Electromagnetic Interference Shielding and shielding materials can be used to protect LiFi components from external, disruptive sources. Shielding is a technique developed to help contain emissions and prevent them from affecting nearby devices. Effective materials for the shielding process include flexible metal screens, metal wires, and metal foams. Product designers have been found to coat the interior of an electronic enclosure with metallic inks, utilize particle-silicon, silicon filled with metal or metal-coated particles as strategies for shielding.

LiFi systems approach the topic of how to reduce electromagnetic interference with an innovative perspective. Managing frequencies is an example of this because LiFi systems are able to operate at different frequencies within the visible light spectrum. It is possible to minimize interference from external sources by carefully selecting frequencies and employing frequency-hopping techniques. Fast frequency hopping (FFH) is a strategy that can be applied in scenarios that require greater security. FFH increases the frequency of channel shifting, minimizing the risk of jamming or interference with the connection.

LiFi components are innovatively designed from the ground up with a focus on the integration of grounding and isolation techniques, and are constructed with materials that aid this process. This attention to the design and layout of LiFi components has helped minimize electromagnetic emissions and susceptibility to interference.

Advancements in Electromagnetic Interference Mitigation for LiFi Systems

Since LiFi is a wireless technology that operates on the invisible light spectrum, there are a manifold of innovative, new ways to mitigate the obstructive effects of EMI:

  • Advanced Shielding Techniques and Materials: Electromagnetic Interference filters, shielding techniques, and shielding materials protect wireless systems by blocking electromagnetic radiation. Wireless components may be encased in metal/silicone interference mitigation.

  • Beamforming Techniques: Honing the directness of the beam between access point and receiver can limit the influence of EMI.

  • Multi-Input Multi-Output (MIMO) Systems: MIMO allows for spatial multiplexing in LiFi systems by utilizing multiple antennas to send and receive transmissions. This system spreads the signals, ultimately enhancing its ability to limit interception and interruption.

  • Machine Learning Algorithms: New technologies and machine learning that are able to analyze and predict EMI in various environmental conditions.

  • Hybrid LiFi WiFi Systems: Interoperability of LiFi and WiFi systems allows for users to leverage the complementary benefits of both technologies to take a hybrid approach to EMI mitigation.

Innovations and Future Prospects to reduce EMI

The landscape for electromagnetic interference mitigation is only growing with the increasing demand for seamless connectivity. The market for these reductive technologies is steadily evolving and growing, especially the development of systems that can predict and analyze the behavior of electromagnetic radiation in real time. Simulation and modeling tools for electromagnetic interference detection are under development to do just this - present engineers with access to predictions and information that indicate levels of electromagnetic interference in any given environment.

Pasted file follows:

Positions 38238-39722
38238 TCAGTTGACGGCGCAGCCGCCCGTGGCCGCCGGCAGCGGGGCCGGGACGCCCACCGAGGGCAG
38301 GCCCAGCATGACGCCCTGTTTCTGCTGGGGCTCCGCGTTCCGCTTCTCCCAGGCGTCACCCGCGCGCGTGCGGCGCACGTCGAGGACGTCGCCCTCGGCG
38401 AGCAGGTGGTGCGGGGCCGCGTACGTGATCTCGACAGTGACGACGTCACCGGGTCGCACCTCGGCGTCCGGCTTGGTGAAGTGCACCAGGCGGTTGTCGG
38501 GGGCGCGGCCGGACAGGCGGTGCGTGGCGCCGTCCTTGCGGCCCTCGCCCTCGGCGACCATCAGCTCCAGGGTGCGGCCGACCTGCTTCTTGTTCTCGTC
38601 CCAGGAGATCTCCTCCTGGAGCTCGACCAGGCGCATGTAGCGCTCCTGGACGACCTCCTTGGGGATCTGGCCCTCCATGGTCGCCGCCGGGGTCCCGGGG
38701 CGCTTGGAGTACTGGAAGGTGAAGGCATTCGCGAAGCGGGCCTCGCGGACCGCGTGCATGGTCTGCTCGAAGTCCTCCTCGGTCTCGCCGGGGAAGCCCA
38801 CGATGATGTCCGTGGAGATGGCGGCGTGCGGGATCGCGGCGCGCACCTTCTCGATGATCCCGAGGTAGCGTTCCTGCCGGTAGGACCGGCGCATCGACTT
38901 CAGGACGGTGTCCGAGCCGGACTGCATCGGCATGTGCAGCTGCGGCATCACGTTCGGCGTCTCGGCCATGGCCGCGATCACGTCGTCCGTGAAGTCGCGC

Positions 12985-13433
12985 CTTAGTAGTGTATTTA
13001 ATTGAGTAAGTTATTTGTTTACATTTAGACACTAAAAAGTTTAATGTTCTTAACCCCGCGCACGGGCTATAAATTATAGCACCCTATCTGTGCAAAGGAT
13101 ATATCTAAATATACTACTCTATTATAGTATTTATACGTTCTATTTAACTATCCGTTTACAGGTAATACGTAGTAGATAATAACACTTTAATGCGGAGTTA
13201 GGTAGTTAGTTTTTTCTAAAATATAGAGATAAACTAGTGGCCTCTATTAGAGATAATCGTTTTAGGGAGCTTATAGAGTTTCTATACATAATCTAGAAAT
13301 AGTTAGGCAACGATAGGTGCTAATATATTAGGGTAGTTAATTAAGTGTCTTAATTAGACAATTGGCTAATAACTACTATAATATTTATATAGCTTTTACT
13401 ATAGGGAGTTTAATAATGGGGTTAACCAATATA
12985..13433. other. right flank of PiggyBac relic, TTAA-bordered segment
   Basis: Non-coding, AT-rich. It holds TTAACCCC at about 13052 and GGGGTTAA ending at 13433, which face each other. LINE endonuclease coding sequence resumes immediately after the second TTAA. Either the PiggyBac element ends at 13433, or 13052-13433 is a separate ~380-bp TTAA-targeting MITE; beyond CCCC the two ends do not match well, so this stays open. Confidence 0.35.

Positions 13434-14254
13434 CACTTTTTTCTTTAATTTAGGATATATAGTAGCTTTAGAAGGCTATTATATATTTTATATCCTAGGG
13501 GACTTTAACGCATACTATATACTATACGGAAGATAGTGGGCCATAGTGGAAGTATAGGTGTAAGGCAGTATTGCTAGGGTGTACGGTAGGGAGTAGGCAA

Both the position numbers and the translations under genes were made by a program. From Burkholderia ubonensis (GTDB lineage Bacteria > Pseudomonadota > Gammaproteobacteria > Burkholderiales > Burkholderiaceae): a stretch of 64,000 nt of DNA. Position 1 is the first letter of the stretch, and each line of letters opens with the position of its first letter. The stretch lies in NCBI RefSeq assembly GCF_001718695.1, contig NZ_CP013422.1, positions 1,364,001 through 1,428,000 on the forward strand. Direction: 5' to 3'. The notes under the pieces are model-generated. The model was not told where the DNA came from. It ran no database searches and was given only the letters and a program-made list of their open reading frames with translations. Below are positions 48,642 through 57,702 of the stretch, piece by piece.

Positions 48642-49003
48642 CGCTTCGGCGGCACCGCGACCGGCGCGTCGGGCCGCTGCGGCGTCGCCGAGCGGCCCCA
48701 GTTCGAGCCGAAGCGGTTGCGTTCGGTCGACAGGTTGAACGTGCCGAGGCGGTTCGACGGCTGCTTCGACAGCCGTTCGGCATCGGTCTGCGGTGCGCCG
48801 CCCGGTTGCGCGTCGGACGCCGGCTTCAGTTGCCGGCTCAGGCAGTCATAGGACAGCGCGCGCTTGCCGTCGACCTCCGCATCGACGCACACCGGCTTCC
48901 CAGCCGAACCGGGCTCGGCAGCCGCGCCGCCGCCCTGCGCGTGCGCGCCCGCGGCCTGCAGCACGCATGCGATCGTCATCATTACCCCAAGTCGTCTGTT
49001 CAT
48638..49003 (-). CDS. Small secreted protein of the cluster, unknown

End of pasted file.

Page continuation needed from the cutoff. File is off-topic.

Electromagnetic Interference is one of the main threats for steady wireless connections and is categorized as a disturbance in an electrical circuit. Electromagnetic Interference (EMI), also known as Radio Frequency Interference (RFI) in the radio frequency spectrum, is when an external source interrupts a connection in an electrical circuit by electromagnetic induction, conduction, or electrostatic coupling.

Since LiFi systems rely on the invisible light spectrum to transmit data, it is found that traces of electromagnetic interference occur in the frequency regions of infrared. The scale of this interruption comes from both natural and unnatural sources, but is significantly less than that which occurs in regular WiFi that operates on the spectrum of radio frequencies.

EMI filters are essentially electronic devices that are meant to suppress or mitigate electromagnetic radiation generated by electronics or electrical systems. EMI filters typically consist of passive components such as capacitors, inductors, and resistors, and in these specific configurations, the components form a network that provides impedance to the unwanted electromagnetic interference while presenting minimal impedance to the desired signals.

Oledcomm developed a comprehensive wireless light fidelity system that is committed to mitigating the issue that arises when electromagnetic interference is produced by traditional WiFi signals. Operating on the light spectrum, using shielding techniques and materials for our LiFiMAX Suite, and managing the frequencies of the spectrum that the technology operates in are all strategies uniquely and deliberately employed to give our customers the most stable, reliable, and fast connection on the market today.